A group of engineering students have assembled from the ground up what they say is Singapore’s “first urban solar electric car” with 3D printed body, and it may be the first such design built in Asia, they added.

The body of the NV8 (left) was designed at the Nanyang Technological University (NTU) to fit on a carbon-fiber chassis. The 3D printed body utilizes 150 parts, and the car is due to compete in the Shell Eco-marathon Asia scheduled in Manila from Feb. 26 to March 1.

To the right in the photo is the NV9, another vehicle the students built for the competition.

The ultralight NV8 is essentially just a city car, and what the students settled on after first dreaming of a supercar, after which they settled on a far-more practical design for the competition.

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“We decided to go with a 3D-printed cabin made from lightweight plastic, as we wanted to maximize the internal space and driver’s comfort while still being able to keeping the weight to a minimum,” said Ilmi Bin Abdul Wahab, a fourth-year computer engineering student who led the development of the 3D-printed NV8. “Despite being an Urban Concept car, it is no slouch and can reach a top speed of 60 kilometers per hour [37 mph], while maintaining low energy consumption.”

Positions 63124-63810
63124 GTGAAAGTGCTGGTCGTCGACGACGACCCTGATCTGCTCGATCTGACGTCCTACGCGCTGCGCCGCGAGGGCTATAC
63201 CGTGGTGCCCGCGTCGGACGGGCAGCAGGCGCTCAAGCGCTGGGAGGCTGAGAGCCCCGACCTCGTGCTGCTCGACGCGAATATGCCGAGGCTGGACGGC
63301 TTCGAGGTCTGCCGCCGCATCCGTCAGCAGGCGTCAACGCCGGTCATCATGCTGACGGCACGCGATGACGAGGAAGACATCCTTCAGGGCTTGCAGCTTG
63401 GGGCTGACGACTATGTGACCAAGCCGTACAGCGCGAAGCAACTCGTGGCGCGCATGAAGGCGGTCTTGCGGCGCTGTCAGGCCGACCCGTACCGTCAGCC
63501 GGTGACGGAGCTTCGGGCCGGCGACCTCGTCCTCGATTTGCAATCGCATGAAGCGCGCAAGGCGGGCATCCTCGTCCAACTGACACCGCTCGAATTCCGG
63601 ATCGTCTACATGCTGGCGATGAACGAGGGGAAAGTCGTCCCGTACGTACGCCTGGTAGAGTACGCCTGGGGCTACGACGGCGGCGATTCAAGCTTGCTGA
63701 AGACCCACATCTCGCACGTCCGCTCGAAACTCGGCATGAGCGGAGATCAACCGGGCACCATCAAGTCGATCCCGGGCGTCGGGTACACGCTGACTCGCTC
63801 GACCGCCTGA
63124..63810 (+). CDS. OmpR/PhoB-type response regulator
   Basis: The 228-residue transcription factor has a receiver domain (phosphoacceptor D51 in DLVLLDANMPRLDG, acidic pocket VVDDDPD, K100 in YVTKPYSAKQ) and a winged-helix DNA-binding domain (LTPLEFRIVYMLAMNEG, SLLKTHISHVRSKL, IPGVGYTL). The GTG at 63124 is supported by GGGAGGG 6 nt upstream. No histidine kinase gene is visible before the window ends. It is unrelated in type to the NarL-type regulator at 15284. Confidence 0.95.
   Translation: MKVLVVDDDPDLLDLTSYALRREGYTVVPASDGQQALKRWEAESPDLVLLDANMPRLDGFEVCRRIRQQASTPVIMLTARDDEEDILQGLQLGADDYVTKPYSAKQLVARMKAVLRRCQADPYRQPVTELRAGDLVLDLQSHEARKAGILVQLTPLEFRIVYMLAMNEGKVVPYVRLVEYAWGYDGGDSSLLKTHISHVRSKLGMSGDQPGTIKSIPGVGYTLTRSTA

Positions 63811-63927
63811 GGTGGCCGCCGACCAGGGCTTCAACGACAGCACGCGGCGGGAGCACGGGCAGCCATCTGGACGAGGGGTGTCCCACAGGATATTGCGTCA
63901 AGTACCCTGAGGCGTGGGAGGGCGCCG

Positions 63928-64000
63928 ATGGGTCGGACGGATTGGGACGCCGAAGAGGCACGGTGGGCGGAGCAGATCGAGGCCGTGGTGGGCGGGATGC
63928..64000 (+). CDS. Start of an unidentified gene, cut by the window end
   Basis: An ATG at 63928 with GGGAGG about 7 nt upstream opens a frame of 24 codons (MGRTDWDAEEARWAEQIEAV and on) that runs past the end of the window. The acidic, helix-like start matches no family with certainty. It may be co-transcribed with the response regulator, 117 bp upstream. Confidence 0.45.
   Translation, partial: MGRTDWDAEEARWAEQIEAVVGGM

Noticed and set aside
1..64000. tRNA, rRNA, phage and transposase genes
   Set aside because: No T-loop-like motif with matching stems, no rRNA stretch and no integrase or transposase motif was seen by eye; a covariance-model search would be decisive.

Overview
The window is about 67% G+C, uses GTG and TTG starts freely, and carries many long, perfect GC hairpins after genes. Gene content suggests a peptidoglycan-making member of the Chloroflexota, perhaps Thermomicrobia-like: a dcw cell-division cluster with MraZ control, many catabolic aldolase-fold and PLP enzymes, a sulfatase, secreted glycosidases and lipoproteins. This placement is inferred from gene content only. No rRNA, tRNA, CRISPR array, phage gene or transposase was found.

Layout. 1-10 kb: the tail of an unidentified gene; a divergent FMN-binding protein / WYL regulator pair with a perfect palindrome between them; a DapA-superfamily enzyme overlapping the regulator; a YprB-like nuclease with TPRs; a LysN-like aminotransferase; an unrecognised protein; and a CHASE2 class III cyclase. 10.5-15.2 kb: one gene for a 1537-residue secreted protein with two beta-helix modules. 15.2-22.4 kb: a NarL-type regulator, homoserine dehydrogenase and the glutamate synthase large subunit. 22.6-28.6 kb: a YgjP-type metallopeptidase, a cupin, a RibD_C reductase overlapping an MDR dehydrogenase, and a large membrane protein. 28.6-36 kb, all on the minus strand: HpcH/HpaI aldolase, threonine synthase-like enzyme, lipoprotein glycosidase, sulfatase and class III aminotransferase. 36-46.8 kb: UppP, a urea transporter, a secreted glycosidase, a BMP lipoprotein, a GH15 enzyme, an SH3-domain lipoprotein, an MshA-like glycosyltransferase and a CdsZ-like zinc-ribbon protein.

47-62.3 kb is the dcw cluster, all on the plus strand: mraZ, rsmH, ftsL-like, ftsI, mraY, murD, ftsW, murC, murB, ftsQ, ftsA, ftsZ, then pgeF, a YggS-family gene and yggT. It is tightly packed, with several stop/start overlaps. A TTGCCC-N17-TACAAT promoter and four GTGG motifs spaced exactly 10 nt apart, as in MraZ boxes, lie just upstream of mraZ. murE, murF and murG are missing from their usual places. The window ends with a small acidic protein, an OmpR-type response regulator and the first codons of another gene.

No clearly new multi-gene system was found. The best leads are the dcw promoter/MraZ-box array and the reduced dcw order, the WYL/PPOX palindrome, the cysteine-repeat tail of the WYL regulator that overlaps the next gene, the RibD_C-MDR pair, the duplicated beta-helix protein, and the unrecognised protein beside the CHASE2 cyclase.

To date, 3D printing is a relative anomaly in the world of automobiles. It has been touted as ready to take off in some form or fashion, and for the university’s part, Associate Professor Ng Heong Wah said the students have pushed the frontier with their apparent “first.”

“We are extremely proud to have designed and assembled a 3D printed body shell for the electric car, which is Singapore’s first and probably Asia’s first 3D-printed concept car,” said Professor Ng. “The 3D printed car body was pushing existing technology to the limits and we are so pleased that it has paid off.”

“For it to be lightweight, thin and yet strong, we integrated a honeycomb structure and a unique joint design to hold the parts together. When seen against the light, the structure has a translucent see-through effect, like a dragonfly wing. It is a sight to behold!” Ng said.

The NV9 (right in photo) is a three wheeler which can tilt like a motorcycle to enable more controlled cornering.

“Using the latest engineering techniques learned from their studies in NTU, the students have developed innovations such as silicon solar cells that can be contoured to follow the car’s shape,” Prof Ng said. “This allows for maximum harvesting of the solar energy and a tilting mechanism in NV9 that can ‘lean’ in the direction of the turn to avoid losing speed.”

The annual Shell Eco Marthon starts in Asia, then the Americas and Europe, said NTU in a statement. The goal is to challenge students to “design, build and drive a vehicle that can travel the furthest distance using the least amount of energy.”

“For Shell, sustainable mobility means helping our customers to be more fuel efficient while finding new innovations to deliver a cleaner transport system for tomorrow,” said Jason Leow, general manager, Communications, Shell Singapore. “The Shell Eco-marathon plays an important part by inspiring young generations of engineers and scientists to think creatively about fuel efficiency, and to put new ideas into practice.”